Founded in 1299, in the northwestern Anatolian town of Söğüt – part of Turkey's Bilecik province, the Ottoman Empire spread across three continents during its 700-year history. The empire, which would eventually become one of the biggest in the history of mankind, was founded by a tribe in that small village. Within 100 years, the Ottomans had become a world power, not in a tiny town, but in Bursa’s Cumalıkızık. Welcome to the first capital city of the Ottoman Empire.
Cumalıkızık is located in the foothills of Uludağ Mountain, just 10 kilometers (6.2 miles) from Bursa's city center. After the conquest of the city, the Ottomans made it their capital, establishing their culture, arts and lifestyle around Bursa. Even after the capital of the empire moved to Edirne and then to Istanbul, the people of Bursa, especially those in Cumalıkızık, preserved the town and culture that had been cultivated by the founders themselves.
When stepping into Cumalıkızık, visitors might feel a sense of mysticism in the layered historical surroundings. Home to the tombs of Osman, the founder of the Ottoman empire, and his son Orhan, its second leader, the town was developed around respect and admiration for these historical icons. In fact, Cumalıkızık was the first place the empire used its revolutionary administrative structure that still influences governance procedures all the way into the 21st century.
Cumalıkızık's narrow streets seem to be frozen in time, and it is impossible not to be fascinated by the history that seems to permeate everywhere. The houses that line its cobbled and winding roads are some of the best examples of Ottoman civic architecture. Mosques built in the 14th century were the first contributions of the empire to Islamic art and architecture. Best of all, there are no motorized vehicles allowed in the old town, which helps preserve the true essence of the Ottoman Empire.
Walking among the colorful old houses and visiting the shops that still illustrate Ottoman-era workmanship, there remains a feeling of the Ahi Brotherhood, an Ottoman organization of craftsmen. Restaurants in Cumalıkızık have menus filled with the old recipes that were once served in the Ottoman court. Despite the pace of the modern world, Cumalıkızık has managed to stay tucked in a time capsule. While almost all of the Ottoman cities and towns, including Istanbul, have lost or altered their identities, this little northwestern gem remains a window opening up to 700 years of history. UNESCO recognized its value, naming Cumalıkızık a World Heritage Site in 2014.
Best of Cumalıkızık
As with many small towns in Anatolia, the people are the best part of Cumalıkızık. Locals are happiest when they see a guest from out of town, and they do everything in their power to make that person comfortable and feel at home. Even without a map, one can get around. The locals are pleased to explain all the places that must be seen before leaving town.
Definitely, the first place to visit are the tombs of Osman and Orhan Ghazi, the first rulers of the Ottoman Empire. They are located side by side on the top of a hill near Tophane Park. The tombs were erected following an earthquake that leveled Bursa in 1855. While the construction of their present form required complete removal of the original buildings, the tombs are known to have been, essentially, a centuries-old utilization of one, or one of several, very ancient Byzantine structures dating to the period prior to the conquest of Bursa. It remains humbling to pay respect to these great leaders.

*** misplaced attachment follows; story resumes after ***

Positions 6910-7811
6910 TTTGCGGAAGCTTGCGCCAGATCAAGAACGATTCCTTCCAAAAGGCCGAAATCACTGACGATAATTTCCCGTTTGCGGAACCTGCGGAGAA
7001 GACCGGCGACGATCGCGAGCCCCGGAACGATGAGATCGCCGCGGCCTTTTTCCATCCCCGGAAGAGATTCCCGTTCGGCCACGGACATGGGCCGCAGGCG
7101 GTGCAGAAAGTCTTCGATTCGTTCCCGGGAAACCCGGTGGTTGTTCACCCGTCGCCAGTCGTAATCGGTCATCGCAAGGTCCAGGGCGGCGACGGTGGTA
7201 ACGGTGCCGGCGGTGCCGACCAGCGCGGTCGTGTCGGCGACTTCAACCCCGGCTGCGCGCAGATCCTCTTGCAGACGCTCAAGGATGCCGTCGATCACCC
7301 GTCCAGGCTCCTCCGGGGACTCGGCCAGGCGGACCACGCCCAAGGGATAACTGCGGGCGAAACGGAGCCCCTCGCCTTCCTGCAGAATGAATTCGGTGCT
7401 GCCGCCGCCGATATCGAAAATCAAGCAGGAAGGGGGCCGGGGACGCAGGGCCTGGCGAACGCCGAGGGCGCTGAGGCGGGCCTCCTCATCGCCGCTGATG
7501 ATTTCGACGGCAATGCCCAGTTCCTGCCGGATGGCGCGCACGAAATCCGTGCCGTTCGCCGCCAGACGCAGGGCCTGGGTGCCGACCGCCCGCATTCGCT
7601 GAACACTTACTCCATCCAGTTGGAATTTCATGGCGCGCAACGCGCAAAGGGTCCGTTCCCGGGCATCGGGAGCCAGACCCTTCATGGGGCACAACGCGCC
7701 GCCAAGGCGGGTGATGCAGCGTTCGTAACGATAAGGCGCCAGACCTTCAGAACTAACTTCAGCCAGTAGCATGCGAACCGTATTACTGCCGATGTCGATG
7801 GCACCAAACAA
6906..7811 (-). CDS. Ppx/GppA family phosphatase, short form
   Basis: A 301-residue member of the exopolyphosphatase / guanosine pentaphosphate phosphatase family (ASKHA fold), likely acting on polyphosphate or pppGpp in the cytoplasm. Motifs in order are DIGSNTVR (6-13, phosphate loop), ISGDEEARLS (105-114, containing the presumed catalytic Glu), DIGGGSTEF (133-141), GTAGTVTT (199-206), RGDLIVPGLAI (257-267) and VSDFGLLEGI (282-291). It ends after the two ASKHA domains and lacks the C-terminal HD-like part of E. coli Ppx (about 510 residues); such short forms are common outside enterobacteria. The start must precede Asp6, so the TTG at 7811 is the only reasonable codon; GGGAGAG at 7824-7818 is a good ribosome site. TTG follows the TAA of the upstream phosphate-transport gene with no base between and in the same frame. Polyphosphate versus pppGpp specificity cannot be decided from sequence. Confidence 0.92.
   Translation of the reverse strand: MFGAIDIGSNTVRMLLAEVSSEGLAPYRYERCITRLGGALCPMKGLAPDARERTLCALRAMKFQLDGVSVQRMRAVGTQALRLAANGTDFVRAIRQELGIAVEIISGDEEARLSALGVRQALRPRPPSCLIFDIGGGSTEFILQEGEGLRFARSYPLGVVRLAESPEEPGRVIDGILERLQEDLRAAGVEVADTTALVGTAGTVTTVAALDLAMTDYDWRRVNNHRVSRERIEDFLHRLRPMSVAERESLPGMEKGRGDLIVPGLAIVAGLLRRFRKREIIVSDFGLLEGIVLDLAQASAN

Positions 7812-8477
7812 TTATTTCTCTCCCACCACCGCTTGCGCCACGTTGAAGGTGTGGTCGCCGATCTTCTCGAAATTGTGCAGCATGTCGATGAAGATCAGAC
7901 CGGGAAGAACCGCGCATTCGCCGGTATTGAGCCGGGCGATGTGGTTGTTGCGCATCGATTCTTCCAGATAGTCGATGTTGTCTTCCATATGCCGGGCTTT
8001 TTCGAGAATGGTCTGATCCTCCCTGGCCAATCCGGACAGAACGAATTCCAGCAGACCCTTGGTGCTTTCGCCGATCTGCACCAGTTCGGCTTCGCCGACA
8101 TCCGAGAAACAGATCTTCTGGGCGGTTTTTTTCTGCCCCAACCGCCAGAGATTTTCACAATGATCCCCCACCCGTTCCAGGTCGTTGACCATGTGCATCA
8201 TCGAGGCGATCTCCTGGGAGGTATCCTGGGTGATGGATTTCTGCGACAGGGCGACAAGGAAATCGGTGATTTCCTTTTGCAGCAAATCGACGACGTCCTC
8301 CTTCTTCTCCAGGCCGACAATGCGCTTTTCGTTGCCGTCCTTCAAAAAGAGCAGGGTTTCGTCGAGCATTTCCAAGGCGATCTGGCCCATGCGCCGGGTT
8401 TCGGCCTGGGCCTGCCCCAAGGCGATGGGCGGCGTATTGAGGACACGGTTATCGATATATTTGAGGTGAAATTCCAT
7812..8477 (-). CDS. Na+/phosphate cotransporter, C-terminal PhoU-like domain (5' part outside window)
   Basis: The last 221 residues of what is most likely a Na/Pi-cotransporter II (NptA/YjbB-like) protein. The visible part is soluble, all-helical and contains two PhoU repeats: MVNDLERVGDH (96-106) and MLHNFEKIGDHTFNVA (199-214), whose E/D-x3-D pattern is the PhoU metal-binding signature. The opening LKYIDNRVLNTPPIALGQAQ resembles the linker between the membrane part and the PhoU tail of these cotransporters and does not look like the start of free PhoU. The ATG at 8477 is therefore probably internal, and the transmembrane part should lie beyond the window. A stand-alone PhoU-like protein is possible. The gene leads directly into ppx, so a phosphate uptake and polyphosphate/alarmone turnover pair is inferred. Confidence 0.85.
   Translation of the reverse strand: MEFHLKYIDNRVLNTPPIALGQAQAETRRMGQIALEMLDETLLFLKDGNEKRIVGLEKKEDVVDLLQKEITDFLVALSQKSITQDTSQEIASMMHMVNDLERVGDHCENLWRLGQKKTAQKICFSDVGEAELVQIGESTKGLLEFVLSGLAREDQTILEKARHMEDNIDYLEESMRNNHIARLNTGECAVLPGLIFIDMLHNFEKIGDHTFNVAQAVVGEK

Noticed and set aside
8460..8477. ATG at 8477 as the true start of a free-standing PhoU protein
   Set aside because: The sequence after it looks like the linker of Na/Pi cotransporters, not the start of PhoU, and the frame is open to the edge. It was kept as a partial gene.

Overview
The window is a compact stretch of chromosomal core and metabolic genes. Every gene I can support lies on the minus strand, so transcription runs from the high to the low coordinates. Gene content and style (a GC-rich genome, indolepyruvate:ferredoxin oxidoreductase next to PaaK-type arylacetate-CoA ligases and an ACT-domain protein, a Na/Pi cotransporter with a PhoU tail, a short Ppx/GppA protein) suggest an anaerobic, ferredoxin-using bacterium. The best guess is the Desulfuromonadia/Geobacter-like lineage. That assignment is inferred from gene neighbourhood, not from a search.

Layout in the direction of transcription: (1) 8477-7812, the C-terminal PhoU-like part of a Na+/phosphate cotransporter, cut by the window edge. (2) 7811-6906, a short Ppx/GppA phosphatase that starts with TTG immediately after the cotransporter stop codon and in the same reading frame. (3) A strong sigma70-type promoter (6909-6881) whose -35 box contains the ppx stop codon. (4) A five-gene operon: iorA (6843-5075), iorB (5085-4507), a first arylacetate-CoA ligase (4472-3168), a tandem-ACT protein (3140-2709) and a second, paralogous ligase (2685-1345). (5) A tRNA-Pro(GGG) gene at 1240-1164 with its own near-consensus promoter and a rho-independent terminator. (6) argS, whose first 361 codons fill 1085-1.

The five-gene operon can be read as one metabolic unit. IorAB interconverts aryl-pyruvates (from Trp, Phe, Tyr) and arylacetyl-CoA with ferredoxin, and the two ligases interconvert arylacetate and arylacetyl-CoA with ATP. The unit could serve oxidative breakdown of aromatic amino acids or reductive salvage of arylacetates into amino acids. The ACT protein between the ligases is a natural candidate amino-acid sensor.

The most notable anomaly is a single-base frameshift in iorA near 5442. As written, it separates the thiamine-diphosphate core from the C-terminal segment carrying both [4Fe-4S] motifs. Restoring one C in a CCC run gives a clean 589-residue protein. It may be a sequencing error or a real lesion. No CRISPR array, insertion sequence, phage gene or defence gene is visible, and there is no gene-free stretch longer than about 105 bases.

Külliyes, which are religious buildings, are abundant in the town. The külliyes consist of mosques, madrasahs (schools), hamams (public baths), soup kitchens and tombs and were historically the biggest social institutions for the municipality, not only in Cumalıkızık, but in every Ottoman town and city. The best one to see is the Yıldırım Külliye, which was commissioned by Beyazıd I in the late 14th century. It contains a mosque, a madrasa, a soup kitchen, a barn, a kitchen, a public bath and a tomb, which had been added later. What is really fascinating about this place, however, is the hospital, which is believed to be the first public hospital in the Ottoman Empire.
A visit must also be made to Hüdavendigar Külliye, which was commissioned by Murat I, the son of Orhan Ghazi, in 1360. It consists of a dervish lodge as well as a mausoleum, soup kitchen, public bath and a madrasah. Although every part of this külliye is a mystical place, the dervish lodge is the most remarkable as it combines two building types on two floors. It takes the form of a two-story cube with a rectangular block protruding from its south side.
In addition, the Yeşil Külliye of Mehmet I, built in 1424, is another place that should be checked out, as part of it has been transformed into the Turkish-Islamic Arts Museum.
Nature lovers will also be happy to know that Cumalıkızık also offers some greenery. As it is located on the outskirts of Uludağ Mountain, the town and its surroundings feature wonderful trekking paths, featuring ancient trees hundreds of years old. Finally, there is the mind-blowing scenery of Bursa, which is known for its natural beauty.